26 Jul 2010
This week, we sit down with Frias Properties of Aspen's own Cameron Murray, our resident in-house fishing expert. Cameron has been with the company for three years and is originally from Columbus, Mississippi. He's been living in the valley since 2005 and has come to love all that Aspen has to offer - especially the fishing. Q: Cam, thanks for talking with us. Tell us a little about yourself and how you came to Aspen. A: aEUoeI worked my first winter in the valley during the 2000-2001 ski season. I immediately fell in love with everything the area had to offer, moved back home, finished college and moved back in 2005. I have been at Frias since 2007.aEU Q: Tell us a little about your role at Frias Properties of Aspen. A: aEUoeI am the owner services manager, where I serve as the liaison between our company and all of our owners.aEU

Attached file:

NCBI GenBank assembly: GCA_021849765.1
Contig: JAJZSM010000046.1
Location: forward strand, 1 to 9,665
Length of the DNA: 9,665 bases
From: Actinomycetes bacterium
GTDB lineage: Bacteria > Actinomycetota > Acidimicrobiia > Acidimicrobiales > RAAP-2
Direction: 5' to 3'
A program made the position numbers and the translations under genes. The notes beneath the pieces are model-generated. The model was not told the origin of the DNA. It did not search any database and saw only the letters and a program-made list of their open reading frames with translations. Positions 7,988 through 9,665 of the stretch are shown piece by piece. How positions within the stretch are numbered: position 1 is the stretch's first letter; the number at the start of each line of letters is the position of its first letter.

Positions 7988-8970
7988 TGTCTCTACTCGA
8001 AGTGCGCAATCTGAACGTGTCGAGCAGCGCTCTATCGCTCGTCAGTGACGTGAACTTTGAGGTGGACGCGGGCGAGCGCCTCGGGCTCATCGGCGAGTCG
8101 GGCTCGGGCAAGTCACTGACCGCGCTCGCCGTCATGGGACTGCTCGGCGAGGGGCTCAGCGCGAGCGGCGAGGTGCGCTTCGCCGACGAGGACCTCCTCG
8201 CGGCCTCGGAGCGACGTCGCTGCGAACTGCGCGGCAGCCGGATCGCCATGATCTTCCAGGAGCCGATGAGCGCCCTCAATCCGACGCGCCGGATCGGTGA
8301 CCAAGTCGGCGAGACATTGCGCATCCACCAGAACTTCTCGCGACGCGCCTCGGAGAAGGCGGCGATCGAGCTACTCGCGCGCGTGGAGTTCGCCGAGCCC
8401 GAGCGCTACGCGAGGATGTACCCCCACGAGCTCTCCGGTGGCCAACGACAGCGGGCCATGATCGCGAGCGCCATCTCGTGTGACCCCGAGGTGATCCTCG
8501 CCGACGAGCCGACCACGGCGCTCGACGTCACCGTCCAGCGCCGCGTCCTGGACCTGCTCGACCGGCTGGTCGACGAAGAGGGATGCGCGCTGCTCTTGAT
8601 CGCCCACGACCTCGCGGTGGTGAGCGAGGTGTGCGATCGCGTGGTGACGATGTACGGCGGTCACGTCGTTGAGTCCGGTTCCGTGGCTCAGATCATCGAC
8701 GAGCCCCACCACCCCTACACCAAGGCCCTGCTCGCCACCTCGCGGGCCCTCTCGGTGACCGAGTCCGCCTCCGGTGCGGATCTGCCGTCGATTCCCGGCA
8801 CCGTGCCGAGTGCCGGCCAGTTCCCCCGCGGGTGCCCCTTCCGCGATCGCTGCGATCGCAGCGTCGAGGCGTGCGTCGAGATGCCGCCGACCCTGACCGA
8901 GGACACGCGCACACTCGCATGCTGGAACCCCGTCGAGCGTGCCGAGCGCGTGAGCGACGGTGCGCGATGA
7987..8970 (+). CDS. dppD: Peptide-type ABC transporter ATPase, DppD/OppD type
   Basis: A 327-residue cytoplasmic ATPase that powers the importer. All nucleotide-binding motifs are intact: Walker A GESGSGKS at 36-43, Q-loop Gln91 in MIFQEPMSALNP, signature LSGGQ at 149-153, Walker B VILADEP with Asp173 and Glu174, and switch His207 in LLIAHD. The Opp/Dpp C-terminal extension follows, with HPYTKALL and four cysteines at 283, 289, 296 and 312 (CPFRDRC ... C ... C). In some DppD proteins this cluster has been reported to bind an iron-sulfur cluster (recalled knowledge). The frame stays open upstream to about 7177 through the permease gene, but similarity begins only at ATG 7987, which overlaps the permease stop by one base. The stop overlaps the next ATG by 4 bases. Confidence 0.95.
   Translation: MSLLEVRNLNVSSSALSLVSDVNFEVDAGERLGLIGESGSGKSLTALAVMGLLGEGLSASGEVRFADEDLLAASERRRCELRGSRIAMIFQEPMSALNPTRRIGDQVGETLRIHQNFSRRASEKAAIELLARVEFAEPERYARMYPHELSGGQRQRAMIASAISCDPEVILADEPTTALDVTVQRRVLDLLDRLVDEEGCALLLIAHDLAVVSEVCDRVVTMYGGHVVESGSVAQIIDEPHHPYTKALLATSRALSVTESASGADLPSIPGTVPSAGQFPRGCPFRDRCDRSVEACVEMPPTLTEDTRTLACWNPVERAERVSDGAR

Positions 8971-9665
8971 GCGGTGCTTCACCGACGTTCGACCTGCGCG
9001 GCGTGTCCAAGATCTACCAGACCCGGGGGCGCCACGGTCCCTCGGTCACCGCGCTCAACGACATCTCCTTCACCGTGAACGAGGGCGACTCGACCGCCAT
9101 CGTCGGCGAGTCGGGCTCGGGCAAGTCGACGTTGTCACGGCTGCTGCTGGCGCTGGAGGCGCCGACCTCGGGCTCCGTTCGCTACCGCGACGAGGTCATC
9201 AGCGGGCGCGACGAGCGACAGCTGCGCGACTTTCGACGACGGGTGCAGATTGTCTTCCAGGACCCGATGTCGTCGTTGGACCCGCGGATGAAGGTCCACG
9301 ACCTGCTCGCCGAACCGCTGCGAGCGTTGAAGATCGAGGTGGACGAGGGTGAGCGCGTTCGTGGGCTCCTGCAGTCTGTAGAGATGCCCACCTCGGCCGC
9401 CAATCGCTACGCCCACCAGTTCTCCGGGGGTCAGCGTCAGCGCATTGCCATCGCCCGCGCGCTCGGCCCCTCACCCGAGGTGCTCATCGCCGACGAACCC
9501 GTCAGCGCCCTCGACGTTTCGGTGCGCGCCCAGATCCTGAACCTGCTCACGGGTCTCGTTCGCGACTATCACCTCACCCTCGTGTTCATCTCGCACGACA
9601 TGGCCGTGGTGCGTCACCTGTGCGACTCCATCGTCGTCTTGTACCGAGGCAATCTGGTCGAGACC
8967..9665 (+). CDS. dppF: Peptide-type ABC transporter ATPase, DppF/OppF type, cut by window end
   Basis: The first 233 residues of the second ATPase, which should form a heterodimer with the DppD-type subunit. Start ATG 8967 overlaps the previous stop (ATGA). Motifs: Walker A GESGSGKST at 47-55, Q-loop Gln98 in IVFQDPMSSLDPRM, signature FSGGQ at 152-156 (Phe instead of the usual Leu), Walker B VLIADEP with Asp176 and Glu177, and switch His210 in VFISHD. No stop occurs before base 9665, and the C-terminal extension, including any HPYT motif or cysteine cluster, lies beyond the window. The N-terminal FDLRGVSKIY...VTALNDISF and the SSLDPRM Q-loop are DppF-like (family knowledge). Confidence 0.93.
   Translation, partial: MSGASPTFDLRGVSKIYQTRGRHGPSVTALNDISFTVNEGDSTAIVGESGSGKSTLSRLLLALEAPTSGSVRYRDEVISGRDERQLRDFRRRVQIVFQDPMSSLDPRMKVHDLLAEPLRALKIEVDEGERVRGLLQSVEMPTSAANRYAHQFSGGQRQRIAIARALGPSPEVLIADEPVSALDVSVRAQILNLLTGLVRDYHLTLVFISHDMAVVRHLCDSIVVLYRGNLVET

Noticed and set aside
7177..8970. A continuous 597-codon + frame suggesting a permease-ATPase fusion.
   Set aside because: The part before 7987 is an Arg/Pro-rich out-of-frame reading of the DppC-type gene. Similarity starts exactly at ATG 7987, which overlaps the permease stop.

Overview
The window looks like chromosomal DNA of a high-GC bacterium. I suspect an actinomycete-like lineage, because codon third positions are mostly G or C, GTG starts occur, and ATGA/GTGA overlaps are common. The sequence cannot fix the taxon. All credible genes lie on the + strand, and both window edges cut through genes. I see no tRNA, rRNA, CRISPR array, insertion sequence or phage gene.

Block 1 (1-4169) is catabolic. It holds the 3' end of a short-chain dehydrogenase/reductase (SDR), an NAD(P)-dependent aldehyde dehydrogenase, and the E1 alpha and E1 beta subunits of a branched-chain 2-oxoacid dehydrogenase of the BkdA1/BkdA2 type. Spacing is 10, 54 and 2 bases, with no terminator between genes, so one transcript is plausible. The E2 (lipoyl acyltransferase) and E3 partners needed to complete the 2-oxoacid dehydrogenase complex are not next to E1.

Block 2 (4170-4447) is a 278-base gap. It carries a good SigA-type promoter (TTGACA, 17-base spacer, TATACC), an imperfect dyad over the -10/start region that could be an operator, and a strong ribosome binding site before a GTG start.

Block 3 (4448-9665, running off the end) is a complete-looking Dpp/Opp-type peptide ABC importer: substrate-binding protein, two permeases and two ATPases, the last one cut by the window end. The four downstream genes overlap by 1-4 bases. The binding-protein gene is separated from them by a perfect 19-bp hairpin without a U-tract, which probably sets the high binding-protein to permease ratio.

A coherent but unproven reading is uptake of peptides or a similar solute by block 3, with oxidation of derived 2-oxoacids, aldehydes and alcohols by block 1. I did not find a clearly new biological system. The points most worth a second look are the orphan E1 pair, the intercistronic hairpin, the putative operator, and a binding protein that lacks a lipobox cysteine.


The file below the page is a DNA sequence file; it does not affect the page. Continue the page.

Q: What is your earliest fishing memory? A: aEUoeI have been fishing since I can remember. No one in my immediate family fishes, but my grandmother and grandfather had me fishing since I could walk. I remember fishing in ditches with a line and a hook and a worm, and catching bluegill at a very young age, as well as fishing from a pier in Gulf Shores, Alabama. Before moving here, I spent years chasing bass, crappie and catfish on various rivers and lakes in Mississippi.aEU Q: What's the best time of year to go fishing in the valley? A: aEUoeI think the most productive time of year is the winter, which catches many off guard. There are really no bug hatches in the winter, except maybe a few isolated midge hatches in warmer areas downvalley. This tends to make the fish much less selective when feeding. On top of that, it is obviously cold, so very few people are out, and I also find the majority of big fish I catch are in the winter as they seem to be active when smaller fish may not be. BUT, each and every season has something different to offer and that what makes the sport so special to me.aEU Q: Sounds like you really enjoy it. How often do you get out? A: I would say 75-100 days a year. Q: Wow, that's 1-2 times per week. What types of fish do you mainly catch? A: Rainbow trout, brown trout, cutthroat trout, brook trout, greenback cutts (up in the high country), white fish, sucker fish, some lake trout in Ruedi. Q: Break down your equipment for us. What pole do you use? What's inside your tackle box? A: I use a 9-foot, 5-weight Scott rod. I carry two poles this time of year: one for dry flies and one for nymphs and streamers. I like Scott rods because they are local out, of Montrose, and have a lifetime warranty. In fly-fishing, your aEUoetackle boxaEU is your vest. My vest contains various dry and wet flies, streamers, hemostats, tippet, clippers, dry fly floatant, extra leaders, strike indicators, line straightener/fly dryer, net, knife, rain jacket, head lamp, and sometimes a couple of beers. Q: What's the one important thing that everyone forgets to bring when they go fishing? A: Probably a camera or a rain jacket. Q: How is fishing in the valley different from other places you've fished? What makes it special? A: There are a few reasons. The main reason to me is just the beauty you are surrounded with fishing here. I could go out to the places I fish and not even wet a line and just be content to watch everything around you and absorb the magnificence of the place I am blessed to call home. Another big thing is the various opportunities: you can float big water like the Colorado or Lower Roaring Fork, wade the Middle Fork, Frying Pan, Crystal or Upper Fork, or fish various high-country streams and lakes. Q: Tell us about some of your favorite valley fishing spots. A: The Upper Roaring Fork is what I would call my aEUoehomeaEU stretch since that is what is closest to me. I think the Upper Roaring Fork through the Canyon is the prettiest stretch of the entire river and has the healthiest fish. I like fishing dry flies on the Frying Pan when it is less crowded in the fall or spring. Other than that, I absolutely love fishing high-country lakes and streams. You don't catch as big of fish for the most part, but you really put numbers on the board - literally hundreds of fish in a day without even trying hard. Q: Everyone has a aEUoesecretaEU fishing hole. What's yours? A: Let's just say I have multiple secret fishing holes and not even my closest fishing buddies know where those are. Q: Sounds like you're not in a hurry to give away ALL your secrets. So, tell us about your best catch aEU| ever. A: Too many to name just one. I would say anytime you catch a fish that really makes you work to land it. There have been times I have hooked a fish in one place and ended up landing it over a hundred yards downstream. If you can fight a fish for that long around rocks, rapids, trees, etc., and still land it - that really makes you feel like you have honed your skills. I guess the most recent aEUoebest catchaEU story would be up at Snowmass Lake. My buddy and I spotted a 20+ inch rainbow. I said to my buddy, aEU~See that fish, I'm about to catch it.' Of course, he just kind of laughs. Two casts later it was on my hook, and several minutes later in my hands. Q: I'm coming to Aspen to fish. Where should I stay? A: Most places around here you are going to have to drive to the destination either way, so don't think it's a huge deal where exactly you stay. Although, I would try to stay somewhere on or close to the river as you can definitely pull fish on the Roaring Fork through town, and that is probably the least fished section of the entire river. Q: Everyone's got a aEUoeone-that-got-awayaEU story. What's yours? A: Kind of like the best catch - too many to name. The one that stands out most recently in my memory is a big rainbow that got off on the Frying Pan back in March. It was probably 22-24 inches; popped the fly out of its mouth right when I was bending down to scoop it. Q: Fill in the blank: Fishing in the valley makes me feel aEU| A: aEU| At home.